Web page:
For weeks now, I’ve been worried about Joe Biden. Yes, the deadly coronavirus presents serious political problems for Donald Trump (despite his current glowing approval ratings, this crisis undermines the one thing he had going for him: a good economy), but consider how quickly the pandemic killed the Joe-mentum. It wasn’t that long ago that Joe, not COVID-19, was the talk of the town—and rightly so. After a campaign season when Biden barely managed to tread water, and when we nearly wrote him off on the heels of pathetic performances in Iowa and New Hampshire, suddenly Joe came roaring back with a stunning victory in South Carolina that propelled him to a huge Super Tuesday. How Joe Biden Will Counteract Trump's Virus Media CircusThe world was Joe’s oyster, baby—but that turned out to be a turning point in the news cycle. I know this because Super Tuesday was also the last time that I was invited to appear on cable news as a political commentator (in the Trump era, turns out, I should have become an FBI agent, lawyer... or a virologist).By the time Super Tuesday II (or whatever we’re calling it) came along, Biden’s miraculous turnaround was already headline story number II, taking a backseat to (deservedly) breathless pandemic coverage. By March 10, when Biden crushed Bernie Sanders in Michigan, Missouri, and elsewhere, out of the abundance of caution, he would be delivering his “victory” speeches to empty rooms. Talk about anticlimactic. Biden had waited 22 years to win his first presidential primary on Feb. 29. For the first time in his life, he was a candidate for president who was generating excitement and enthusiasm. And that lasted about 15 minutes. Emergencies change everything. Despite the misinformation Donald Trump regularly spews, he is (by virtue of being president) relevant. So are governors. Every day they hold press conferences and “make” news. They trot out experts and recite stats about the number of N95 respirators or surgical masks they need—or they talk about releasing their needed supplies from some (magical?) place called the “national stockpile.” During an emergency, they don flak jackets, NYPD baseball caps, or crisp polos with embroidered emergency logos. You’ve probably heard the scuttlebutt about Andrew Cuomo replacing Biden on the Democratic ticket. At least half of that is attributable to his outfit.So, while Trump and Cuomo were holding their daily press conferences, Biden was holed up (like the rest of us), wearing a dark suit (unlike any of us), staring warily into a computer camera (like the rest of us), positioned bizarrely behind a podium (unlike... anyone?). And now, while the president and governors are out there being relevant, Joe Biden is (like the rest of us) desperately trying to promote a podcast.  At first glance, this seems a sad, if unfortunate, development for a guy who has been through so much and was seemingly on the verge of parlaying his moment into a movement. But I’m starting to think that it might work out for him. Initially, I thought social distancing would be politically salutary for Biden, and not just for the obvious reason that after the “rally around the flag” effect wears off, presidents are usually blamed for what happens on their watch, especially when their lack of experience or competence leads to a botched response and lots of people die. A quarantine, I suspected, would allow Biden to run a sort of front-porch campaign where he could present a highly “curated” (read more coherent and robust) and choreographed image. That theory lasted a day or so. After that, I started to notice that Biden was becoming an afterthought. I became convinced that he simply had to find ways to be in the news cycle every day. He could run shadow briefings! He could form a shadow government with a shadow Dr. Fauci and a shadow Dr. Birx. He could wear his own “emergency casual” uniform. He (sort of) tried some version of that. But when he floundered, it struck me as just more confirmation that “sleepy Joe” had “lost a step” and wasn’t capitalizing on the moment. And then, it hit me. Joe Biden should social distance even more. He should recede into the background like Homer Simpson backing into the shrubs, only to reemerge tanned and rested after Labor Day. (As Andrew Card said, ''You don't introduce new products in August.”) He should embrace The 4-Hour Work Week. Now, I know that this thought process seems insane. It has become axiomatic you should never pass up a chance to have sex or be on TV. It has become political wisdom that you concede nothing. That you hustle. That (as Al Pacino might yell during a particularly motivational half-time speech), “We can fight our way back into the light. We can climb out of hell. One inch at a time!” There is wisdom in that. But sometimes, like the bamboo, it’s wiser to go with the flow. Yes, this theory of passive resistance goes against our human pretensions, which push us to believe that, by virtue of our efforts—our work—we have some semblance of control over our own fate. Like Boxer in Animal Farm, we want to believe that all our problems will be solved if we just work harder. What is more, it contradicts an assumption, which suggests media personalities and political leaders gain public support (and attention) by virtue of accretion and exposure. Like lifting weights to get stronger, we think that to become popular means you must put in the daily work and gradually gain a fanbase. But is this true? Citing a decades-old observation called the Feiler faster thesis, my former colleague Mickey Kaus recently argued that news cycles have sped up and that humans can process information quicker than most people realize. “Biden can wait until September, or whenever the conventions are, and then, he can gin up a huge publicity ‘Biden for president’ campaign,” Kaus said. “He doesn’t have to be omnipresent in our attention now in order to do that, then.” This reminds me of an old story. Heading into the 1968 Republican primary contest, Richard Nixon announced a six-month moratorium from politics. In 2014, former Nixon aide Pat Buchanan described it to me as an “absence makes the heart grow fonder” approach. Interestingly, it also had the effect of overexposing Nixon’s rival, George Romney. When a skeptical Buchanan questioned Nixon on the wisdom of this disappearing act, Nixon advised: “Let [the media] chew on [Romney] for a little while.” Kaus’s theory suggests that the Nixon example might now work in a general election. And in a world where conventional wisdom and historical precedent all seem so passe, he may well be correct. Certainly, the media aren’t averse to chewing on Trump. To be sure, a primary isn’t a general election—and George Romney ain’t Donald J. Trump. But the absence-makes-the-heart-grow-fonder strategy is probably underrated and, largely, untried. So why not try it?It is, perhaps, ironic, but the Chinese proverb about “crisis” also meaning “opportunity” seems apropos. Laying low may be Joe Biden’s best strategy—and it’s one that wouldn’t be possible were it not for social distancing.My best advice for Joe may be this: Don’t just do something, stand there!Read more at The Daily Beast.Get our top stories in your inbox every day. 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  • Business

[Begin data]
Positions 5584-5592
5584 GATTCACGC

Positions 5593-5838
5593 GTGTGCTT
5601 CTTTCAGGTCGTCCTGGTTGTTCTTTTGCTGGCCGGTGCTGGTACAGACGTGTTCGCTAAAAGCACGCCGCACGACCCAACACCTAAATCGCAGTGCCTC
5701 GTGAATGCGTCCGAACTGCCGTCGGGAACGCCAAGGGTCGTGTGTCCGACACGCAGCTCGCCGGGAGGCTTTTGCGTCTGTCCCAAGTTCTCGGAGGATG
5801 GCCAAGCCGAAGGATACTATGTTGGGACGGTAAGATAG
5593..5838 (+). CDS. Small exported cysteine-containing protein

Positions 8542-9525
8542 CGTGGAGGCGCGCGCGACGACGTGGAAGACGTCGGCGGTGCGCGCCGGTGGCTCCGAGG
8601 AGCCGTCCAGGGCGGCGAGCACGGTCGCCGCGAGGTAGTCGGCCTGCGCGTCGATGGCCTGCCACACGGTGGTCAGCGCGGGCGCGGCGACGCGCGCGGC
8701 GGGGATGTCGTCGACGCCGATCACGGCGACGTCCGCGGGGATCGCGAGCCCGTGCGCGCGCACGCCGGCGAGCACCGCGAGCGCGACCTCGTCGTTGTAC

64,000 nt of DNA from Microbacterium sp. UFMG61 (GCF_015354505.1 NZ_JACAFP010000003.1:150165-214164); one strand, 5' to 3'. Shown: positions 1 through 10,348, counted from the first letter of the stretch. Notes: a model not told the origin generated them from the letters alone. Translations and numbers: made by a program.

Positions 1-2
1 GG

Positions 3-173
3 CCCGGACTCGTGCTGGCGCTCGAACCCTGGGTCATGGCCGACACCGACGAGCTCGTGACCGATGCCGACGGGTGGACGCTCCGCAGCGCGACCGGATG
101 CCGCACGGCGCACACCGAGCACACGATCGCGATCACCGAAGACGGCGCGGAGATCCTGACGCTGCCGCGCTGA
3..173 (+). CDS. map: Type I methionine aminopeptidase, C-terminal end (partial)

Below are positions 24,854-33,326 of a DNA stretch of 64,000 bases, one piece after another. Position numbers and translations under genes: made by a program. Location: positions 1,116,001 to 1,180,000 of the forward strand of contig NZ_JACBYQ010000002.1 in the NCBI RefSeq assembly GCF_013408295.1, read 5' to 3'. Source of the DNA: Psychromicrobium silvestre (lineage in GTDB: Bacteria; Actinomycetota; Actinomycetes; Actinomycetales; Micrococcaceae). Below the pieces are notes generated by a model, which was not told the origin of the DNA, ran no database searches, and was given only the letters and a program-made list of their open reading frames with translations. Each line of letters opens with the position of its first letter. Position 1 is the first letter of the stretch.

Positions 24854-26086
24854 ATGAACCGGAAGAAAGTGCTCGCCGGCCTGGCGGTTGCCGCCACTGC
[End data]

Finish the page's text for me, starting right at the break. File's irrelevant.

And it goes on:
American City Business Journals